If Florida can uncork a deep ball early that unlocks the throws that Franks excels at, it should be fine through the air. But that’s an if dependent on a big play coming from a receiving corps with few candidates to create one.

Slight edge: LSU

When LSU has the ball

LSU running game vs. Florida rush defense

You might think that having Derrius Guice and Darrel Williams, players who ran for 7.5 and 4.5 yards per carry in 2016, would make LSU’s 2017 run game great by default. You would be wrong if you think that.

Williams is over five yards per carry this season, but Guice is below that mark for the first time in his career — and nagging injuries for both players had Ed Orgeron saying they will be “limited” in this Saturday’s game just days ago. Guice did not play against Troy and mustered just 14 yards on eight carries against Syracuse, so it seems likely he’ll be more limited than Williams — 33 carries over those two games — but it could be a significant problem for LSU if both are too banged up to be effective, given that junior Nick Brossette, who has 40 career carries, is the third-stringer.

Of course, Guice and Williams have also been less effective than they were in previous seasons, thanks largely to an offensive line plagued by injuries, instability, and youth. Neither has topped 122 yards in a game this year — Guice needed 27 carries to get there against BYU — and they have combined for two performances of six or more yards per carry, marks that both hit individually over the first five games of 2016 — when they were ostensibly Leonard Fournette’s backups.

Florida doesn’t have an elite rush defense — the Gators’ front is a good one, prone to allowing explosive plays, but not a great one, and the young linebackers Florida deploys don’t always set the edge correctly. But it’s not a glaring weakness, and LSU isn’t exactly ready to exploit it.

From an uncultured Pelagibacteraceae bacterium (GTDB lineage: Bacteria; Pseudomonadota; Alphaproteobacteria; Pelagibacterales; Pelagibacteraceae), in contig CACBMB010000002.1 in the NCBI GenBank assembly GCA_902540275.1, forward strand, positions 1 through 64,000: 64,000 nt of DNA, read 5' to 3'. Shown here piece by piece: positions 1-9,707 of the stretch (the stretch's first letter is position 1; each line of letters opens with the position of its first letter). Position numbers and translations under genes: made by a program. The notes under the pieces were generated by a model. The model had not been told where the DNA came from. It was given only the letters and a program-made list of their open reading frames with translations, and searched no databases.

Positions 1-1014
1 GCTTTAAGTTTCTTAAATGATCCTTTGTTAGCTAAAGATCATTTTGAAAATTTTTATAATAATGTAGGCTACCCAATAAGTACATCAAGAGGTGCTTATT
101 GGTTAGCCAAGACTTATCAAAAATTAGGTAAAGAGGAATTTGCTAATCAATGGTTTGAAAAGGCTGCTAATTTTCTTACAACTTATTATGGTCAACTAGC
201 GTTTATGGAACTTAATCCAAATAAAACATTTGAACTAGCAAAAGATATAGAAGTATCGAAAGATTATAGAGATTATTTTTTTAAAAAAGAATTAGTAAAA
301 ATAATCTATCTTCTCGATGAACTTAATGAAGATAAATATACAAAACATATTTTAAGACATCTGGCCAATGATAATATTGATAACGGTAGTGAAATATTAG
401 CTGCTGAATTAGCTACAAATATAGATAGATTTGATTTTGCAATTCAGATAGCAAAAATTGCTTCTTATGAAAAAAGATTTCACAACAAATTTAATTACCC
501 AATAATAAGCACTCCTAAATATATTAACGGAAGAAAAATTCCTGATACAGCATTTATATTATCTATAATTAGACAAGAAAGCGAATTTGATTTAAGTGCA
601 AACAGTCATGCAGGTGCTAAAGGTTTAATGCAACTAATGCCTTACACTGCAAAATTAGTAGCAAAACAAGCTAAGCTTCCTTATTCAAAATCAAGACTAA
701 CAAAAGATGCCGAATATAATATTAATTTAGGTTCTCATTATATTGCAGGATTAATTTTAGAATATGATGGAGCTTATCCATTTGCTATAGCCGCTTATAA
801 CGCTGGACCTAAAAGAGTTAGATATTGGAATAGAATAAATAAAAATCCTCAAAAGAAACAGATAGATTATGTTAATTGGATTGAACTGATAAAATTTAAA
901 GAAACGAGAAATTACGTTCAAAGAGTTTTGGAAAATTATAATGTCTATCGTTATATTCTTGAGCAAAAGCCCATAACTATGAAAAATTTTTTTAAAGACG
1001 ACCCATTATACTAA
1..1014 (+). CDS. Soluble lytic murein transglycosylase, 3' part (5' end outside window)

Slight edge: LSU

LSU passing game vs. Florida pass defense

If LSU is going to win this game, I suspect it will be through Danny Etling throwing on Florida. The likelihood of that is better than you might expect, based on how it sounds.

Florida’s young defense is still struggling with some of the fundamentals of coverage — like, say, doing it — at times, and LSU has big-play targets beyond senior DJ Chark to utilize, like sophomores Drake Davis and Stephen Sullivan, each of whom is over 25 yards per catch on the season in limited action.

Etling is definitionally good — just over 60 percent of his attempts become completions, he’s averaging nine yards per attempt, and he has thrown for no fewer than 137 or more than 227 yards in five appearances this year. But Etling has also been changed out — benched would be the wrong word — for freshman Myles Brennan, who has been largely ineffective. And it’s not clear how well-oiled LSU’s offensive machinery is, with Orgeron having to explain various quirks of last week’s performance — in which Troy blanked Matt Canada’s attack in the first half — at length.

I would be thoroughly unsurprised to see Etling throw multiple touchdown passes and for huge numbers against Florida’s secondary. But I would also be unsurprised to see Etling throw multiple picks against the most athletic defenders his receivers have seen this season.

Slight edge: LSU

Special teams

LSU ranks No. 118 in Special Teams S&P+. Florida is No. 26. And while those numbers are skewed by the inclusion of past years’ performance, it doesn’t require me explaining a whole lot to say that Florida’s kicking games are better than LSU kickers being 3-for-7 on threes this year and punters averaging about 40 yards per punt combined.

Significant edge: Florida

Other factors

Yeah, uh: I don’t think the Gators forgot last year, I definitely think Florida will want to defend The Swamp against LSU, and I know a Homecoming crowd that will be keyed up to honor Tom Petty and see Florida defeat LSU will be fully behind the Gators on this day.

LSU hasn’t forgotten last year, either, but LSU may have forgotten some important things about play football in the interim.

Edge: Florida